Veronica Lawson RSM
Rising fuel and food prices affect us all. Not everyone, however, considers the effect that lifestyle choices and agricultural practices in the developed world might have on the rest of the world’s population.
In 2003, the United Nations Food and Agriculture Organisation instigated a series of consultations on climate change and bioenergy leading to a high level ‘Food Summit’ in Rome on world food security.
Representing some 180 countries and the European Union, it adopted a Declaration on World Food Security: the Challenges of Climate Change and Bioenergy.
In brief, the declaration urged the maintaining of biodiversity and called for greater investment in food and agriculture research.
It called for a reduction in trade barriers and market distorting policies, as well international dialogue on biofuels.
Although there was less progress on the biofuel issue than the organisers had anticipated, the plight of the world’s hungry people seemed to be firmly on the global agenda.
A decade or so later, climate change and its effects are more widely accepted, but the will to act decisively to halt its progress or to mitigate its effects remains a serious global and local challenge.
What has this to do with our gospel reflection? In the first reading from Isaiah, God tells the ‘thirsty’: ‘Listen and delight in rich food….Incline your ear, and come to me; listen that you may live’.
The gospel reading from Matthew tells a story of hungry people ‘hearing’, following Jesus, and enjoying an abundance of life-sustaining food.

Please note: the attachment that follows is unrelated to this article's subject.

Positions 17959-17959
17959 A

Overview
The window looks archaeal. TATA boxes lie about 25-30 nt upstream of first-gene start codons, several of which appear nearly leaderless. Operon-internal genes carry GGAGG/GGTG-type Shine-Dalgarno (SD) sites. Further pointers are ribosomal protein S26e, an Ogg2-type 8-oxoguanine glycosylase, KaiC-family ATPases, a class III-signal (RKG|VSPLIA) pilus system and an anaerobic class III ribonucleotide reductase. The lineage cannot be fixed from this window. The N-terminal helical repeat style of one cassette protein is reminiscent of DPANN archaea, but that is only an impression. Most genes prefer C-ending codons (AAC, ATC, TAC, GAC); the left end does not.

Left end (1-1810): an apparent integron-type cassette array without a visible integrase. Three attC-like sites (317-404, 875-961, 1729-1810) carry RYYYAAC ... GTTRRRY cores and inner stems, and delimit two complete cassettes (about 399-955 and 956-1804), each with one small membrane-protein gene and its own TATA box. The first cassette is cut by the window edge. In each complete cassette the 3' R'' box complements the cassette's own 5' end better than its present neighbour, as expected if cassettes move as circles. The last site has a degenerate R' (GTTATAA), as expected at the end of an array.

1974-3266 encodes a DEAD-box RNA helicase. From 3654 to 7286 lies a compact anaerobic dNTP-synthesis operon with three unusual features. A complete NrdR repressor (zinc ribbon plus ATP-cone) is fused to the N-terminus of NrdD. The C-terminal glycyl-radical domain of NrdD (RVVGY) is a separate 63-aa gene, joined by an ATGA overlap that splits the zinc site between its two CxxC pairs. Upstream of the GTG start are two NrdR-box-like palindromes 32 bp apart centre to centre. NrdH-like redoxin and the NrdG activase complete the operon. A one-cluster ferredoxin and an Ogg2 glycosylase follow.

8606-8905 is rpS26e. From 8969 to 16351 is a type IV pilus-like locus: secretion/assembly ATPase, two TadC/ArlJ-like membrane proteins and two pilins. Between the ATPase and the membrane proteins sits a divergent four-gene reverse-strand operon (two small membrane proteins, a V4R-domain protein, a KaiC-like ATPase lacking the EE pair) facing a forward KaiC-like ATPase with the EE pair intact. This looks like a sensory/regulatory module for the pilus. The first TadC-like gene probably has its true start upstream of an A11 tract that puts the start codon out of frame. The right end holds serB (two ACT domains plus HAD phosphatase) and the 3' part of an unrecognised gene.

In other words, Matthew presents Jesus as the one who makes God’s transformative dream a reality for those who hunger and thirst both literally and figuratively.
The passage echoes key aspects of Israel’s history. Jesus retreats to a ‘desert’ place, recalling the experience of God’s people in the wilderness of Sinai.
Those who follow Jesus find life-restoring food in the desert, recalling the manna that God provided for the hungry in the Sinai desert.
Jesus has compassion for people struggling with disease and thirsting for the means to live.
In biblical terms, compassion is always accompanied by action for restorative justice. Jesus heals the sick and creates a structure for the sharing of resources.
Faced with a hungry crowd, the disciples offer a simple solution: ‘Send them away.’
Jesus refuses their solution and invites them instead to take some personal responsibility for the situation.
The gospel invites us to attend to food security in our world. Informing ourselves on the issues might be a place to begin.